The Beekeeper

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Jason Statham enters the territory of John Wick, Taken and The Equalizer (feel free to add your own) with The Beekeeper, a midweight actioner marked out by spectacular fight sequences and violence that’s ingenious and gloriously brutal.

He plays one of those retired guys who used to be something in the secret service. They’re never regular CIA or anything so crass, these ex-operatives, but onetime members of elite squads who can eat whole SWAT teams for breakfast, even though they’re now retired, out of shape and don’t really want to swing into action.

But swing into action they must once they’ve been triggered by the death of a dog, in John Wick’s case, or the kidnapping of a daughter, in the case of Liam Neeson’s Taken character. In this instance, Adam Clay – very primal – pivots into play when a kindly old dear (Phylicia Rashad) he’s renting barn space from commits suicide after being scammed out of all her money in a phishing scheme.

The trail leads to a local boiler room where the hi-tech fraudsters have soon been given a taste of Clay’s lo-tech ire – he arrives with jerrycans of flammable liquid. Then on upwards to a tech bro (Josh Hutcherson finding his niche as a movie baddie) who employs the former head of the CIA (Jeremy Irons, elegant and malevolent as ever) as his head of security. And from there, 1970s paranoid-thriller style, right to the very top – tech bro Derek Danforth (Hutcherson) happens to be the son of the President of the USA (Jemma Redgrave).

What motivates Clay in his vengeance jag isn’t just that he has something of a soft spot for the underdog – though he does – it turns out he used to be a Beekeeper, the sanitation squad that’s both outside and above the law and whose off-the-books purpose is to regulate society if it swings out of whack.

What does a former Beekeeper do to fill the hours now he’s retired? He keeps bees, of course, an inspired piece of nonsense writing by Kurt Wimmer, who’s hoping we might be amused enough by it not to notice that this is John Wick all over again. It also allows Jason Statham to utter lines like “I keep bees. I’m a beekeeper” in the Schwarzenegger deadpan repurposed so effectively by Keanu Reeves.

Josh Hutcherson as tech bro Derek Danforth
Bad tech bro Derek Danforth

Nothing wrong with John Wick all over again, as long as it’s good. And The Beekeeper isn’t bad, in a midweek, midweight, old-school action way. Statham is a blend of all the gristly taciturn fighting machines while director David Ayer loads on the action vibe of decades gone by. Locations print out across the screen tickertape style – “Central Intelligence Agency, Langley, Va etc – there are greenscreen computers and stygian offices with photocopiers in them.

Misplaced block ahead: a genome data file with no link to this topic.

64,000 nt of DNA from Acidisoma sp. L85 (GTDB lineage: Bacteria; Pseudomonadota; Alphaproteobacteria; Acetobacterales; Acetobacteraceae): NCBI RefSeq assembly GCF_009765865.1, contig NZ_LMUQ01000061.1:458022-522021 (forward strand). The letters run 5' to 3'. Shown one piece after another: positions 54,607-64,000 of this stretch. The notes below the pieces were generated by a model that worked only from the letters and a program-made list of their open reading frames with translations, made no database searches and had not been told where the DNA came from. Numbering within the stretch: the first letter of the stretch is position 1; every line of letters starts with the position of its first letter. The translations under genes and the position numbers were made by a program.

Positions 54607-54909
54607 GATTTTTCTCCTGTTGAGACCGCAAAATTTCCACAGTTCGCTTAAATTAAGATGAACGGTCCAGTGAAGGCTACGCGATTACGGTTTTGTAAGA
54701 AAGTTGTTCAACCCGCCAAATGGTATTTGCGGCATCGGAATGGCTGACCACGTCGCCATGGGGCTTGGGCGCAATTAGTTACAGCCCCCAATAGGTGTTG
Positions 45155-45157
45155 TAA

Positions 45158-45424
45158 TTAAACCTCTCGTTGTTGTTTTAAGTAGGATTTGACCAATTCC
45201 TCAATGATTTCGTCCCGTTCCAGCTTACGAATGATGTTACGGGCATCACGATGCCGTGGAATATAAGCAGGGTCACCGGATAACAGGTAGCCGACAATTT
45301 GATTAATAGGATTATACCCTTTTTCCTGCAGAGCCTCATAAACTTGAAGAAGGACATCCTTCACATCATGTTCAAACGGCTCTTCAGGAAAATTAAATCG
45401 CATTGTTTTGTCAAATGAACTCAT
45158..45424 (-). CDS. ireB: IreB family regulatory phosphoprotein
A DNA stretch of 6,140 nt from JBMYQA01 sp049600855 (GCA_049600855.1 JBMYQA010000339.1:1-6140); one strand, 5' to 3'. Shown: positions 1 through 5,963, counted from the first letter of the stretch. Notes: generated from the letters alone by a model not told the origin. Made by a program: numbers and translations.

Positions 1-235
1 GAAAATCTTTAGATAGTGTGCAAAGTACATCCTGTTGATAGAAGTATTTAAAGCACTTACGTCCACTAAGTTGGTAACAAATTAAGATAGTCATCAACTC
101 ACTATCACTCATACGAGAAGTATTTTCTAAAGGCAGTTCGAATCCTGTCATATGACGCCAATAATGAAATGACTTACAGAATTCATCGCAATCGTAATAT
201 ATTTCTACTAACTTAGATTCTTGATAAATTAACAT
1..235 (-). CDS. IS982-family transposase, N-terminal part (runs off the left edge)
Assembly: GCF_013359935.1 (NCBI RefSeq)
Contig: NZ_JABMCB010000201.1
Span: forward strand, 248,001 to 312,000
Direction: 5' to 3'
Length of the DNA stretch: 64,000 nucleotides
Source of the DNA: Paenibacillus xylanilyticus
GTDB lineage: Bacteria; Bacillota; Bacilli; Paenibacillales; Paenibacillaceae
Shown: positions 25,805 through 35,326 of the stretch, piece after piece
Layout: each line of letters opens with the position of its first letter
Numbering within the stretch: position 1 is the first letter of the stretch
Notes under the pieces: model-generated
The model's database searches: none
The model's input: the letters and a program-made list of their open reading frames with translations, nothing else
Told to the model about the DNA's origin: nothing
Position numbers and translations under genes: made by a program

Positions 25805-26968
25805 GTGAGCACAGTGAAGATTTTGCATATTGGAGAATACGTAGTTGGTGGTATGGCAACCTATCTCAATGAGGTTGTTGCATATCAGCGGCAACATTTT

In the tech department, cinematographer Gabriel Beristain provides plenty of blue light, the better to spot the smoke that’s often in the air. And the soundtrack by David Sardy and Jared Michael Fry gives us plenty of the banging door that The Terminator made so popular in the mid-1980s.

Themes? Yes. Tech bros are bad news and politicians are corrupt. Scepticism, in a word, beneath the relentless bee references – Adam Clay does love his hive metaphors.

I’m mocking but actually it is all great fun. Technically it’s fantastic and in an action movie that’s what you need. The fights are particularly well choreographed by Eddie Fernandez and he even gives us a variant on that famous close-quarters stand-off from Oldboy.

More of Minnie Driver (blink and miss, almost), Irons and Rashad would have been good. More too of Megan Lee, who plays the new Beekeeper who’s taken over from Clay now he’s retired. This all-action female version of our guy looks like she’s going to kick the movie up several notches but Lee doesn’t get enough screen time – give that woman a franchise.

Talking of franchises, is this another one for Statham? It would be his seventh, depending on how you count these things. He was about 56 when he made this, roughly the same age Liam Neeson was when he entered the geri-action stage of his career with Taken. There’s still time.

The Beekeeper – Watch it/buy it at Amazon

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© Steve Morrissey 2024

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